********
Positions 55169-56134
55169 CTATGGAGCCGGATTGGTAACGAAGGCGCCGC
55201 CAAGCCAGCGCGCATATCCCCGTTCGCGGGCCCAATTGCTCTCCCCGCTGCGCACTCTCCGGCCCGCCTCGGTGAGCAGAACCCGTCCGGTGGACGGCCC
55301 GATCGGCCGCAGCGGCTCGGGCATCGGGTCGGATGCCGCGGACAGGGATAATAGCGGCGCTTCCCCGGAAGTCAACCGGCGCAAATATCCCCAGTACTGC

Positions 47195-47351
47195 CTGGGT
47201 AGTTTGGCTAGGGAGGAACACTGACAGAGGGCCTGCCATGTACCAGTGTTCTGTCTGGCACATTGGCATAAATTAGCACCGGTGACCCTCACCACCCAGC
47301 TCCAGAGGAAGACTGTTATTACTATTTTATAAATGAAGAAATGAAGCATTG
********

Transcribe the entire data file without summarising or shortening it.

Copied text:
Positions 55169-56134
55169 CTATGGAGCCGGATTGGTAACGAAGGCGCCGC
55201 CAAGCCAGCGCGCATATCCCCGTTCGCGGGCCCAATTGCTCTCCCCGCTGCGCACTCTCCGGCCCGCCTCGGTGAGCAGAACCCGTCCGGTGGACGGCCC
55301 GATCGGCCGCAGCGGCTCGGGCATCGGGTCGGATGCCGCGGACAGGGATAATAGCGGCGCTTCCCCGGAAGTCAACCGGCGCAAATATCCCCAGTACTGC

Positions 47195-47351
47195 CTGGGT
47201 AGTTTGGCTAGGGAGGAACACTGACAGAGGGCCTGCCATGTACCAGTGTTCTGTCTGGCACATTGGCATAAATTAGCACCGGTGACCCTCACCACCCAGC
47301 TCCAGAGGAAGACTGTTATTACTATTTTATAAATGAAGAAATGAAGCATTG